Not snake oil any longer: The case of new generation nitrogen products for potatoes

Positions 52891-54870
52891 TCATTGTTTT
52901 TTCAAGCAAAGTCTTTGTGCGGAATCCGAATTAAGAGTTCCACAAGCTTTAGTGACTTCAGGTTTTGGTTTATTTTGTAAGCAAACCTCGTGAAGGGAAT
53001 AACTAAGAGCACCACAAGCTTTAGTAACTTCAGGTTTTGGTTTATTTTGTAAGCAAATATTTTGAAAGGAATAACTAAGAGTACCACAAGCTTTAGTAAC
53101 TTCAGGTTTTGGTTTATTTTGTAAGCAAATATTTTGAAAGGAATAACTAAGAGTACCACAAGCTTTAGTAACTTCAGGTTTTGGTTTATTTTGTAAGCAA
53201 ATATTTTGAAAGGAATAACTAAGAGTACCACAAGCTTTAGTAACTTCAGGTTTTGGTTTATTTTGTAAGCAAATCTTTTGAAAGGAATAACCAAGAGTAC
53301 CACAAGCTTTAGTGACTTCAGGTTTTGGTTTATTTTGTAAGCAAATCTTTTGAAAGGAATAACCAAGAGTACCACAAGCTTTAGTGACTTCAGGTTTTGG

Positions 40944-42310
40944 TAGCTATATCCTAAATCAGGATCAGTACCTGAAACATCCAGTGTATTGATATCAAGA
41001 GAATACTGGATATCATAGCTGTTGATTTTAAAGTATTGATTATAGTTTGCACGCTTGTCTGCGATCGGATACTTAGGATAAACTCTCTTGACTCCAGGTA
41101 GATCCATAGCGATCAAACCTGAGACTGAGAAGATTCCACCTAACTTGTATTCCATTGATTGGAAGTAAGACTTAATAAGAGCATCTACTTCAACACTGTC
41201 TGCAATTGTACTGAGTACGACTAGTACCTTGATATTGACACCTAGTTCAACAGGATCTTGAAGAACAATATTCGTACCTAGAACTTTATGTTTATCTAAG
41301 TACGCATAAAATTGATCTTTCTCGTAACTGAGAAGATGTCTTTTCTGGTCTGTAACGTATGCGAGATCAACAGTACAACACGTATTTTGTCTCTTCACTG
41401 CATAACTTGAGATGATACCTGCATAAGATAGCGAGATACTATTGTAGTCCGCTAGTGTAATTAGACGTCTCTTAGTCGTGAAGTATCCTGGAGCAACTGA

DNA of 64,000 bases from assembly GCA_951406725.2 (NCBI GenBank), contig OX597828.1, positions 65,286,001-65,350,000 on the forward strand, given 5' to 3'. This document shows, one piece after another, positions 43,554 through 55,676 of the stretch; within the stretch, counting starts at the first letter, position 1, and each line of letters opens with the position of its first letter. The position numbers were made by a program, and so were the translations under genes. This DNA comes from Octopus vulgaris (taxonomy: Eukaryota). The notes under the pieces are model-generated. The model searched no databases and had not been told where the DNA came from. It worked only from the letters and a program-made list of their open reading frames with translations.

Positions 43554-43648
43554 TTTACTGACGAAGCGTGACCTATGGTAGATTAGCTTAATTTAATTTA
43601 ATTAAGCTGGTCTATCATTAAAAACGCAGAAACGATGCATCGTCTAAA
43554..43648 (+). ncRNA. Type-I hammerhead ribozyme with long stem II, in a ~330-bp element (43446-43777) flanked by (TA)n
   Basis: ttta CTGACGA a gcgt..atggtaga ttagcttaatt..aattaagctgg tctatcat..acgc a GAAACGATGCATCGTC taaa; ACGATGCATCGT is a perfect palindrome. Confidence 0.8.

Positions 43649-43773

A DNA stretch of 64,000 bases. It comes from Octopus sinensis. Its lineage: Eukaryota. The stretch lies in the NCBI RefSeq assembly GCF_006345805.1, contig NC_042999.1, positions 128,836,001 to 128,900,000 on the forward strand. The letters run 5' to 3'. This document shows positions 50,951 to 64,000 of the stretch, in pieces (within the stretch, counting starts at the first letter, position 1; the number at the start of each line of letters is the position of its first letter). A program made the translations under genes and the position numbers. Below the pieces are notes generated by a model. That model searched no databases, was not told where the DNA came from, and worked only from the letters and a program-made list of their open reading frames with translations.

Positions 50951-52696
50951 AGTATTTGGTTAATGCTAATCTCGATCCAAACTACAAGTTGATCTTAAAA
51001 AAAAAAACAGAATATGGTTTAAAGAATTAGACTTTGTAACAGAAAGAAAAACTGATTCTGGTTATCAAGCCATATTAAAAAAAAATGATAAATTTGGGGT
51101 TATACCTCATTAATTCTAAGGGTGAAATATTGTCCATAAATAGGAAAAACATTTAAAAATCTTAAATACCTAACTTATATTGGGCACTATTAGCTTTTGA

Some experts say nitrogen is the most used but least understood input on potato crops. Novel forms of fertiliser have often been dismissed as snake oil, but now a new generation of products have been developed, created by scientists and led by the physiology of the potato crop. From a scientific point of view, fertiliser technology is still very much in its infancy. The forms currently widely used today have been adopted because they’re easy to source in large quantities. They’ve been designed by chemists rather than biologists and haven’t had the crop’s physiology in mind. As a result, fertiliser uptake by plants is an inefficient process, with rates of recovery for nitrogen fertilisers in the region of 25-35%. But the tide is turning. Fertiliser technologies are now being developed that are physiologically-led and underpinned by sound, peer-reviewed scientific research. Dr David Marks, managing director of Levity Crop Science, explains why these products are better and can help achieve a higher marketable yield of potatoes. Read this in-depth article on the CPM website